Inside Business Africa INSIDE BUSINESS AFRICA APRIL 2019 - Page 23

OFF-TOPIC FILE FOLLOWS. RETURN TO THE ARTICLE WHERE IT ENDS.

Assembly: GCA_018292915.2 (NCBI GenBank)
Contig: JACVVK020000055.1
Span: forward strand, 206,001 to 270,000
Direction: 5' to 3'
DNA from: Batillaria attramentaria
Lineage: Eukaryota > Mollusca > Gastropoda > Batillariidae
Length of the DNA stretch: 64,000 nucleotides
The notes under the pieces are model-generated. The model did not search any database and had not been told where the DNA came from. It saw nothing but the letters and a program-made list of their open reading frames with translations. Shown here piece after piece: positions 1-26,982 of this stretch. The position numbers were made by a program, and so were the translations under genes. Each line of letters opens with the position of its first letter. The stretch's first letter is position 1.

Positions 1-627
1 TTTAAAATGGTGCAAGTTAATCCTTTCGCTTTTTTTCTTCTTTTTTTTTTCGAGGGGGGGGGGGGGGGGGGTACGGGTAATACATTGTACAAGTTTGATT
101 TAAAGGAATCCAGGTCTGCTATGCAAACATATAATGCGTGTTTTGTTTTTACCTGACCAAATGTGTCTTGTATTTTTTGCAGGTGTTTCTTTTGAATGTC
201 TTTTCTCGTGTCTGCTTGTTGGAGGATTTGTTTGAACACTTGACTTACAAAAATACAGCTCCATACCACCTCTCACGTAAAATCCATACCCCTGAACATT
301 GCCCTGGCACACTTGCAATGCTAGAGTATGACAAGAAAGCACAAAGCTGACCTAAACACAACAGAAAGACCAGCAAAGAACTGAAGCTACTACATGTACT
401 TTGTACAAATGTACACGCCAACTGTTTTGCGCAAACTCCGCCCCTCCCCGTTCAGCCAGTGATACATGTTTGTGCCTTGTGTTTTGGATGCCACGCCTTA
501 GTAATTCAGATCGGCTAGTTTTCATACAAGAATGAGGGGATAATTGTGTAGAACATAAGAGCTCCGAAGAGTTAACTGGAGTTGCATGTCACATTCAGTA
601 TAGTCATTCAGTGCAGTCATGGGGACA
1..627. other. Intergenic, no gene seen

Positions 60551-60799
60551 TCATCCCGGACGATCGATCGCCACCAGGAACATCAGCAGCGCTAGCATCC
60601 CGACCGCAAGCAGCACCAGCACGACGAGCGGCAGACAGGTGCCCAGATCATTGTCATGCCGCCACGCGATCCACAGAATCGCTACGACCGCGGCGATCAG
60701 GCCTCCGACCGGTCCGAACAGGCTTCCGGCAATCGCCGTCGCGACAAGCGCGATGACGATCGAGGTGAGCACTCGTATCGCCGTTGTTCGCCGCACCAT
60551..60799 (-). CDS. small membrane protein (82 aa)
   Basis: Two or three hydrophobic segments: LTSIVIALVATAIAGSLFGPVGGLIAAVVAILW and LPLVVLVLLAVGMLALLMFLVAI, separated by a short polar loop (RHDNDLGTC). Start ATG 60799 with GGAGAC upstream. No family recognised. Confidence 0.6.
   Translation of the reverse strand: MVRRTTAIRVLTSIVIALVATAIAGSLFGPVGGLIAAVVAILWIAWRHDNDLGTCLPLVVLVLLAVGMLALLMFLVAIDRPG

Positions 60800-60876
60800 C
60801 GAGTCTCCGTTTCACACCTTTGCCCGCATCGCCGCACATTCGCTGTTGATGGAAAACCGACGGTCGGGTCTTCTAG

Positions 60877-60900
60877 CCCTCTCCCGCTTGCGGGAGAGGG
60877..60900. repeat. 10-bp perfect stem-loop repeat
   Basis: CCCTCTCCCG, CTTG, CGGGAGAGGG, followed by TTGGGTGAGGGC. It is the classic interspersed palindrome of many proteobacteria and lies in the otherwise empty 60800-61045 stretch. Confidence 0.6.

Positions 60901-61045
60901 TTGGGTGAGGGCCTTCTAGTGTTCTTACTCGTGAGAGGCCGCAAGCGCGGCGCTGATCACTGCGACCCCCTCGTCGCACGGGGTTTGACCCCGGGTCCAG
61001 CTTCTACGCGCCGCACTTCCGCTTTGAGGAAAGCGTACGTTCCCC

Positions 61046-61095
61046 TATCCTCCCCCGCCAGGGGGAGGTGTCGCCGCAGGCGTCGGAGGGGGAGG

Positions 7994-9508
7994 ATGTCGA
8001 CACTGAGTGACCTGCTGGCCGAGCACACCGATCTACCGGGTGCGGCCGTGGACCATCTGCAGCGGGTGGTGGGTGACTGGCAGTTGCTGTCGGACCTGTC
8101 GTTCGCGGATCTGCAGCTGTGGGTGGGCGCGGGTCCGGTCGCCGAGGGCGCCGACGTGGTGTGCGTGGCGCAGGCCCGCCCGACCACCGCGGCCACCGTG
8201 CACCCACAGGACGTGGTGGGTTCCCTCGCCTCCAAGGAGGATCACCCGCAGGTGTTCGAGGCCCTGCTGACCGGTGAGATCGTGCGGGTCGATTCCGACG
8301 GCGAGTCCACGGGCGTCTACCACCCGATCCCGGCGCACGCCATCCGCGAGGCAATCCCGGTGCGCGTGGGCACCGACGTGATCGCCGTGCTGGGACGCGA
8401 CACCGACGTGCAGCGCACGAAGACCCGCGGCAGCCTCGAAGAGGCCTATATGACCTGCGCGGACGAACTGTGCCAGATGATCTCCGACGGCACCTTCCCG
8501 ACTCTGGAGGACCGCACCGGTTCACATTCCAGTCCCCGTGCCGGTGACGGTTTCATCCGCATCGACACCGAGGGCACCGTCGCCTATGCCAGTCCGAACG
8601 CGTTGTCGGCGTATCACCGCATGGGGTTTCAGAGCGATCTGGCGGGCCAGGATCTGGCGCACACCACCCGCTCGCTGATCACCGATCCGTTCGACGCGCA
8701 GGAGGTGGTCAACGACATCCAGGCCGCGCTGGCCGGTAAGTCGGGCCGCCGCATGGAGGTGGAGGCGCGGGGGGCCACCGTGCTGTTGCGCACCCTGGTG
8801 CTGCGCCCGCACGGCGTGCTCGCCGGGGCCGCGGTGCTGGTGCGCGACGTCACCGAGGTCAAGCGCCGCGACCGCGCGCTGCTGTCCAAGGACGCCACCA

Investment I N S I D E B U S I N E S S A F R I C A Showcasing the continent US $1m Iconic Map of Africa Monument in South Africa unveiled T he US $1m Iconic Map of Africa Monument in South Africa has been unveiled after a year of construction at the Agulhas National Park in Southern Overberg region. Speaking during the launch ceremony Derek Hanekom, Tourism Minister, said the symbolism of the map pays homage to the mighty African continent. "South Africa's rich culture and heritage found in our national parks are key for tourism attraction. We can only therefore enhance these amazing tourism offerings by adding more features like the Iconic Map of Africa Monument to deliver memorable experiences to our visitors and ensure they return here again," said Derek Hanekom. Map of Africa Monument The million dollar project boasts a circumference of 30 metres. Located at the Southern most tip of Africa, it is one of the infrastructure features commissioned and developed at the Agulhas National Park by the D e p a r t m e n t o f To u r i s m i n collaboration with South African National Parks (SANParks), to enhance visitor experience and boost the local tourism economy. Works on the development included construction of the monument, a 1KM road, rehabilitation of the terrain and re-alignment of the boardwalk. The monument design shows the direction of the compass and includes representation of several African landmarks. It also lends itself to walking mediation or quiet contemplation while visitors behold the majestic confluence of the two mighty oceans - the Atlantic and Indian Oceans. During the project's implementation, 79 residents from the surrounding community were employed including 7 small, medium and micro enterprises (SMMEs). Additionally the constr uction provided training opportunities to different beneficiaries, the skills included plumbing, tiling, painting, plumbing, tiling and plastering. Phase two of this project, due to commence in April 2019, will be the development of Lighthouse Precinct Project, which will include construction of a conference facility, and 30 u t APRIL1 4 - 28, 2019 development a restaurant, interpretive centre, paving and walkways. Working for Tourism Programme Tourism is one of the main economic drivers and significant generator of jobs and revenue in South Africa. To give expression to its mandate, the Department of Tourism has been at the forefront of the commissioning and construction of destination enhancement tourism facilities through its Working for Tourism Programme. The Working for Tourism Programme supports both skills and infrastructure development projects. This is an Expanded Public Works Programme (EPWP) to promote employment opportunities and the transfer of skills to members of the community. By extension, it seeks to create jobs through Public Employment Programmes (PEP) for tourism, by increasing the labour intensity of government-funded infrastructure projects. INSIDE BUSINESS COMMEN- DATION AWARD THE MAGAZINE 0F THE CORPORATE WORLD A prescription for success The value of the African pharmaceutical market is growing rapidly, but the continent still imports over 70% of the drugs it consumes. David Thomas investigates what can be done to boost pharmaceutical manufacturing and R&D in Africa. O n the southern edge of the Sahel, the dusty, sun-parched frontier post of Makalondi regulates a centuries-old flow of goods between Niger and Burkina Faso. Buses and trucks piled high with household wares and agricultural produce travel back and forth, but little of consequence draws the attention of the wider world. However, in early 2018, this unassuming border post was the location of a raid linking Makalondi to an intricate West African crime network. Local police, coordinated by Interpol, intercepted and seized 29 tonnes of counterfeit medicines in two trucks thought to be travelling from Ghana. Three were arrested, and a wider investigation began. The Makalondi seizure was one of several raids organised across the continent between March and May 2018 by Interpol’s Illicit Goods and Global Heath unit to smash the smugglers and forgers responsible for a multi-billion dollar trade in fake and illicit drugs. In Dar es Salaam, Tanzania’s Food and Drug Administration seized $8,300- worth of counterfeit medical products, including antibiotics and antimalarial tablets, while in Zimbabwe, police seized 5,700 counterfeit tablets. Across West Africa, smuggling routes were uncovered linking inland markets to seaports in Benin, Ghana and Togo. In Mauritania, authorities seized tens of thousands of counterfeit medical products including antihistamines, corticosteroids, antibiotics, pregnancy tests and vitamin supplements. According to a 2018 report funded by the European Union, counterfeit medicines account for up to 30% of the global market. Counterfeiters prey on poor countries with porous borders, who suffer up to 30 times greater penetration of fakes in their supply chains compared to their wealthier peers. With Africa’s immense and changing disease burden and perpetual funding challenges, combined with an increasing need for pharmaceuticals and a reliance on foreign drugs, the continent is particularly vulnerable. Supply chain regulation, track-and-trace technology and enforcement regimes are lacking. As a result, the EU estimates that fakes may cause up to 158,000 deaths a year on the continent from malaria alone. Such criminal activity is piggybacking off a vast and increasing demand for genuine drugs across Africa, driven by economic growth, rising personal t 23 u APRIL1 4 - 28, 2019 African Pharma incomes, improving health systems and increased public spending. According to data from consulting firm McKinsey in 2015, the value of Africa’s pharmaceutical industry jumped from $4.7bn in 2003 to $20.8bn in 2013. By 2020 the market could be worth between $40bn and $60bn, the firm predicted, with over-the-counter, generic and prescription drug demand all expected to grow. Despite this vast appetite, it is estimated that the continent imports between 70 and 90% of the drugs it consumes, compared to 5% for China and around 20% for India. The continent only has around 375 drug makers, mostly in the North Africa region, South Africa, Nigeria and Kenya. By contrast, China and India are thought to have around 5,000 and 10,000 manufacturers respectively. Research and development for drugs is confined to a tiny handful of African universities, despite the fearful local toll of HIV AIDS, malaria and tuberculosis. Boosting manufacturing and R&D on the continent could be a source of immense untapped value and improve public health responses, according to Professor Bernd Rosenkranz, president of the Fundisa African Academy of Medicines Development. “Starting with research, the diseases are different and there are genetic differences in the response to treatment, so the drugs that may work well in New York may not work well in a local region of South Africa… “It’s good to have [manufacturing] in local countries for local health priorities. “There’s the financial and business side, the medical side, and political issues [supporting] manufacturing in Africa… I think there’s a good prospect for that but it has to be stepped up.” While there is a broad agreement that Africa could play a much greater role in the industry, experts acknowledge that there are huge gaps in the continent’s technical expertise, resource availability and regulatory architecture. With key organisations swinging behind the creation of domestic industries – including the United Nations, the African Union and regional economic communities – the continent is only